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Why The Medium embraced a local Polish setting for a global audience

Two of The Medium's developers discuss making a horror game centered around Polish history, and the challenges of creating an authentic experience in a pandemic.

Bryant Francis, Senior Editor

February 11, 2021

3 Min Read

It turns out that The Medium’s dual-world mechanic isn’t just a neat way to portray a horrific spirit world, it’s a key component of another goal that Krakow-based Bloober Team had when making the first Xbox Series X/S exclusive: telling a specific story about life in Poland as it transitioned out of the Cold War from the late ‘80s to the late ‘90s.  

In case that fact is news to you, don’t worry, it’s not something the developers heavily touted in the game’s marketing. But once you boot up The Medium, you’re greeted with some artifacts of late-‘90s Poland, including a newspaper article about former US President Bill Clinton making a speech about the state of Eastern Europe.

The Medium only doubles down on its Polish story when it sends the player off to the game’s principle location: Niwa resort, a Soviet-era “worker’s resort” where, to put it bluntly, some real bad shit happened.

During a chat about the making of The Medium The Poland-based Bloober Team discussed with Gamasutra how they pursued telling a local story for a global audience—and how the COVID-19 pandemic interfered with part of their plans to allow an authentic Polish experience.

“We chose Poland as a setting to support the notion of duality, of the dual world’s different points of view,” said lead designer Wojciech Piejko. “The game is set in the ‘90s, in post-communist Poland, and the mystery that the protagonist Marianne is trying to solve connects events from the two eras.”

Piejko said also that Bloober Team took inspiration from Polish painter Zdzislaw Beksinski for The Medium’s haunting spirit worlds. The game’s core setting, the Soviet-era Niwa resort, is also the kind of facility that many American players probably aren’t familiar with.

For all these Polish mainstays, there’s one notable contradiction in how the country is presented to the player: Most of the voice acting is done in American English with a mid-Atlantic accent.

There were apparently two driving forces behind this choice. According to producer Jacek Ziaba, there was a desire to make sure The Medium was still “approachable” to global audiences, and on some level this meant going with American English for the broadest possible appeal.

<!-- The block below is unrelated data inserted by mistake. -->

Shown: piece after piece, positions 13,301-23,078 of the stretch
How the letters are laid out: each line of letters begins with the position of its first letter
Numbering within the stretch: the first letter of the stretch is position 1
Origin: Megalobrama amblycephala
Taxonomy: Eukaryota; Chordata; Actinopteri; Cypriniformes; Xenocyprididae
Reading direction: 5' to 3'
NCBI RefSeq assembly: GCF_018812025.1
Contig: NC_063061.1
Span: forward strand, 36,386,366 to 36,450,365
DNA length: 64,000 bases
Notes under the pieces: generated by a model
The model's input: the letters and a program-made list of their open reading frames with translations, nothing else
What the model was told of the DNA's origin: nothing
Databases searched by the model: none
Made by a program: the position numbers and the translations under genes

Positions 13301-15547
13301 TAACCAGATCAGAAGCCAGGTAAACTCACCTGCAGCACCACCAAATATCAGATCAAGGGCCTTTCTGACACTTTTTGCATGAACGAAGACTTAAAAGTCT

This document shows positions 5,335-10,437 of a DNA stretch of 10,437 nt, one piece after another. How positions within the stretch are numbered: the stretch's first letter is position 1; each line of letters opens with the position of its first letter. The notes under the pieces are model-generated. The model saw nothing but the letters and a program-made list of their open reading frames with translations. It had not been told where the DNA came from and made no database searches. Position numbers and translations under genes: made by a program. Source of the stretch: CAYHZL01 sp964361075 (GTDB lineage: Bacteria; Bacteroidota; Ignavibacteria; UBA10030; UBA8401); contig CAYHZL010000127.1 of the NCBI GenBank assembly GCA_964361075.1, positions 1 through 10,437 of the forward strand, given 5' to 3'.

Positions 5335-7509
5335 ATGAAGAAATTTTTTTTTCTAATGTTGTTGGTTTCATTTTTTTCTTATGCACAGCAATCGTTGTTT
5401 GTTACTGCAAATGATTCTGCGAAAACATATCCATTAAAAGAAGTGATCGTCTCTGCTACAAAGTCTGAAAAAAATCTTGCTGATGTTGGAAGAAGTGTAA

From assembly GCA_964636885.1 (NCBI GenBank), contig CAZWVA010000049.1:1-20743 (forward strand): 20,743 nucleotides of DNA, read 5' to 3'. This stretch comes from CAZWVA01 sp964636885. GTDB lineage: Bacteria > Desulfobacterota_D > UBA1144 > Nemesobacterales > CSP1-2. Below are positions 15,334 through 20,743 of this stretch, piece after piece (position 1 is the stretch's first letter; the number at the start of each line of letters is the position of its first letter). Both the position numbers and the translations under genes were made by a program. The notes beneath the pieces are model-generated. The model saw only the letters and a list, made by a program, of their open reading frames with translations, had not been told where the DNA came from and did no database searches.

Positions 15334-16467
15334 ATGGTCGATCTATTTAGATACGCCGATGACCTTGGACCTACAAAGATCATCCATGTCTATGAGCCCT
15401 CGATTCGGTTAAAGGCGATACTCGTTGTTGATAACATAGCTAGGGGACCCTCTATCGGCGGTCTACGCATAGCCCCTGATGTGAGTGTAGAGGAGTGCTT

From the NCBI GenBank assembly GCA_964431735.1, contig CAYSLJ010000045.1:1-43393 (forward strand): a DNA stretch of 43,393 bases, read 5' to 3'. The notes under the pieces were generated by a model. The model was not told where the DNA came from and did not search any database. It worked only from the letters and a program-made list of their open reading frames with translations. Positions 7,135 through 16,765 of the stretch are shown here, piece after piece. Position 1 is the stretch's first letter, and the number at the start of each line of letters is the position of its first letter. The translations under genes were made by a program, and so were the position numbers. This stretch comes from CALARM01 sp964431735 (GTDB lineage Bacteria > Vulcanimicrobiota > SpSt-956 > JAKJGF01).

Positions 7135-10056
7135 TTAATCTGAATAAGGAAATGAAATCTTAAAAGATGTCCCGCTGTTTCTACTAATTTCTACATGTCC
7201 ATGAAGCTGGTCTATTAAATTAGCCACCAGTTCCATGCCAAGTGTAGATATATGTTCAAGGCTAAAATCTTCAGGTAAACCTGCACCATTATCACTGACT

But another major complicating factor in producing the game’s voice acting and motion capture sessions was the COVID-19 pandemic. “We had to record the mocap sessions and then record the voiceover actors like it was the old days,” explained Piejko. “That’s instead of doing everything in seamless mocap sessions.”

There apparently was at one point a plan in production for The Medium to allow players to switch to Polish dialogue while allowing English subtitles to play, a move would have been similar to one of Sucker Punch’s approaches with its Japan-set game Ghost of Tsushima.

But Ziaba said the pandemic nixed that plan as well. The two developers still expressed satisfaction with how The Medium’s Polish setting played out, and that they got the chance to tell a story about their part of the world to a global audience.

One of the reasons they felt confident in taking this approach was that after releasing Observer in 2017, and noticing that players took an interest in the game’s Krakow setting. Piejko said that Bloober Team management was also paying attention to the growing popularity of TV shows including HBO’s Chernobyl (set in Soviet Russia), and Netflix’s Dark (set in a small German town).

“They told us ‘okay, guys, don't be afraid,'” Piejko said. “We've got our own culture, and we can [tell] a story set there and still be appealing to other players.”

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